Milena Hoegsberg

  • Myths of the Marble

    Myths of the Marble

    Alex Klein and Milena Hoegsberg

    Myths of the Marble documents a group exhibition that took place in 2017 at the Henie Onstad Kunstsenter, Norway (HOK) and the Institute of Contemporary Art, University of Pennsylvania (ICA). Cocurated by Alex Klein (ICA) and Milena Hoegsberg (HOK), the exhibition reflects upon how the “virtual” has been engaged by contemporary artists as a way to consider the world as a site of possibility and limitation that both permeates physical space and online experience.

    The book features individual profiles of each artist, generously illustrated with images of works spanning painting, sculpture, and installation to video, 16-mm film, and VR technology, as well as exhibition views from both venues. Homay King and Tom Holert each provide essays that meditate upon how virtuality in its various forms offer radical reconfigurations of the body, ecology, and architectural space at a moment when the capacity to depict the world has never been greater, and where reality is itself increasingly articulated as a construction. Rounding out the book is a discussion between artists Cayetano Ferrer, Florian Meisenberg, and Sondra Perry with art historians Iggy Cortez and Marina Isgro, which delves into concepts ranging from the video game “skybox” to the complexities of the “prosthetic.”

    Copublished with the Henie Onstad Kunstsenter and the Institute of Contemporary Art, University of Pennsylvania

    Contributors Iggy Cortez, Cayetano Ferrer, Roksana Filipowska, Ane Graff, Milena Hoegsberg, Tom Holert, Charlotte Ickes, Marina Isgro, Rachel de Joode, Homay King, Alex Klein, Ignas Krunglevičius, Chris Marker, Daria Martin, Florian Meisenberg, Shahryar Nashat, Sondra Perry, Jacolby Satterwhite, Susanne M. Winterling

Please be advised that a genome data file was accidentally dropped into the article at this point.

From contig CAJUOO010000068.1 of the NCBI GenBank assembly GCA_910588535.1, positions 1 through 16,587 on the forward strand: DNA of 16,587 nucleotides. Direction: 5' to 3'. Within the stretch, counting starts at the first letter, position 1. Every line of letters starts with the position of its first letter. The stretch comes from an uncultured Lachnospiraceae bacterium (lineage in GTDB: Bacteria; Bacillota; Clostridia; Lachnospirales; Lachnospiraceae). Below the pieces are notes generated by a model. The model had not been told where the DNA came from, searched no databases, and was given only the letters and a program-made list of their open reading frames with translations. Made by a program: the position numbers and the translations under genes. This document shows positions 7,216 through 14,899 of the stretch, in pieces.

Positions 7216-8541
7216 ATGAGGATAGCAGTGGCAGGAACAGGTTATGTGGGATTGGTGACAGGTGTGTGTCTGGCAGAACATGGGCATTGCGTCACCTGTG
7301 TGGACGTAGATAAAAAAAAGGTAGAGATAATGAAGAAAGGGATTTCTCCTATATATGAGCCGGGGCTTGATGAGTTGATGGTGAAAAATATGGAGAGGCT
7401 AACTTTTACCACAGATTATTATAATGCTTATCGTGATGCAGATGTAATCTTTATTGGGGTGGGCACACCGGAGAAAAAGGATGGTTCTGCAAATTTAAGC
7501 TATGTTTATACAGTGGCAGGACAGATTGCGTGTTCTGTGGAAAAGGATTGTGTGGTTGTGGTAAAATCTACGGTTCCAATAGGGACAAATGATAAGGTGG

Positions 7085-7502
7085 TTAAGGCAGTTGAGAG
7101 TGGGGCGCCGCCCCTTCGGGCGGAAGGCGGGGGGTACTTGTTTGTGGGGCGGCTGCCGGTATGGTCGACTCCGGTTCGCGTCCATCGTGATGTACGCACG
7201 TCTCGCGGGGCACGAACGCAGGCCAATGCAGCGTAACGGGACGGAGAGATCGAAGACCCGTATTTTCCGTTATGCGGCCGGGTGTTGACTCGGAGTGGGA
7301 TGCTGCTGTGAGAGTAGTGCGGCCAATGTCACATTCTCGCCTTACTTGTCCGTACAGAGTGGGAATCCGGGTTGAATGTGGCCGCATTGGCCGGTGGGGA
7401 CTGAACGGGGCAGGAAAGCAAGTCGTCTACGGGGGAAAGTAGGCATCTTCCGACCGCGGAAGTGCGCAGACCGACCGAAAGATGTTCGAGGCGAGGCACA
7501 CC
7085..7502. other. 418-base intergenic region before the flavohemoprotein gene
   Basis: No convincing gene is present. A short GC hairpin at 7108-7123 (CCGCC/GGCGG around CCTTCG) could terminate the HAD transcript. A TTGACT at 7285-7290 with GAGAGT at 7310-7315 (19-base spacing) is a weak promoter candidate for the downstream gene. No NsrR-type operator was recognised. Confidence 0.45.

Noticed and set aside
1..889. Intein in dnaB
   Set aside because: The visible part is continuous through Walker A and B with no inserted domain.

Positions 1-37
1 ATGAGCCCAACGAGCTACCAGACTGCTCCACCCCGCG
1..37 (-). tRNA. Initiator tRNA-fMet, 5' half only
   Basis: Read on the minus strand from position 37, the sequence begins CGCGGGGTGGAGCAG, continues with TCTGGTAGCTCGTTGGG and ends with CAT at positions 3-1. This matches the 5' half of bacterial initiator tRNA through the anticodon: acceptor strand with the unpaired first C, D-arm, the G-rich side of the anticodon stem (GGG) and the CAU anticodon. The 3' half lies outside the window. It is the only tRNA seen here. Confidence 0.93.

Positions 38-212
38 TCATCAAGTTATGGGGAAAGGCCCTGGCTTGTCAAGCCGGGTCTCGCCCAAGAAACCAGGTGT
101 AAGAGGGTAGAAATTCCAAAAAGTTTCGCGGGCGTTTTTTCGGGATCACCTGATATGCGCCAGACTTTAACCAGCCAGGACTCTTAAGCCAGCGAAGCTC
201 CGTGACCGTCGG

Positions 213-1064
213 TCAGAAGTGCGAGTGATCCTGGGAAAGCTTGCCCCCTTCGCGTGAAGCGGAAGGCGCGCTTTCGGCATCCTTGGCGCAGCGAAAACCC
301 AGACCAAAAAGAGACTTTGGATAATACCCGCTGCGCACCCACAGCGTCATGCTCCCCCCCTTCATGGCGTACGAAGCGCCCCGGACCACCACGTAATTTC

• Hardcover $38.00
  • Living Labor

    Living Labor

    Milena Hoegsberg and Cora Fisher

    Living Labor considers the increasing subordination of life to work. Despite economic instability, growing income gaps across countries and the rise of a migratory, flexible and underpaid labor force, our commitment to productivity is unflagging. Today, work enlists us to psychologically invest ourselves in a boundaryless work life, which seeks to instrumentalize all of our waking hours. In response to the eroding boundaries between work and life, and against the historic backdrop of the Scandinavian labor movement, the writers gathered in Living Labor propose viable forms of refusal and imagine prospects for a post-work future.

    Copublished with Henie Onstad Kunstsenter

    Contributors Will Bradley, Julia Bryan-Wilson, Carl Cedarström and Peter Fleming, Annette Kamp, Michala Paludan, Olivia Plender and Hester Reeve, Ole Martin Rønning, Kathi Weeks

    • Paperback $19.95
  • 5,000 Feet Is the Best

    5,000 Feet Is the Best

    Omer Fast, Milena Hoegsberg, and Melanie O'Brian

    This publication focuses on a single work of art: 5,000 Feet is the Best (2011) by artist Omer Fast. With this cinematic video work, Fast has entered into a discussion about one of the most pressing issues today, namely drone surveillance and warfare—that is, the use of unmanned planes operated by “pilots” on the ground.

    Produced to accompany exhibitions of Fast's work at Henie Onstad Kunstsenter (HOK) in Oslo (February 9–May 6, 2012) and at the Power Plant Contemporary Art Gallery in Toronto (September 15–November 25, 2012), this publication aims to bridge the gap between a critical reader and an artist book. Although the respective exhibitions include additional works by Fast, the examination of this single work allows not only for a consideration of his broader practice, but also an extensive examination of the subject of the work.

    Informed by Fast's layering of narrative and documentary material, this book compiles critical analyses of his film by art historians Liz Kotz and T. J. Demos, an article on drones reprinted from the journal Foreign Policy, as well as the artist's research and script materials set alongside film stills. Additionally, an e-mail thread of responses from practitioners active in different fields engages a range of issues pertaining to drone warfare, opening the conversation into a forum on politics, ethics, aesthetics, and human experience.

    Contributors David Rohde; further contributions by Jennifer Allen, Christoph Cox, Céline Condorelli, Simon Critchley, T. J. Demos, Am Johal, Liz Kotz, Tom McCarthy, Marit Paasche, Ed Steck, Karen Brown

    • Hardcover $26.00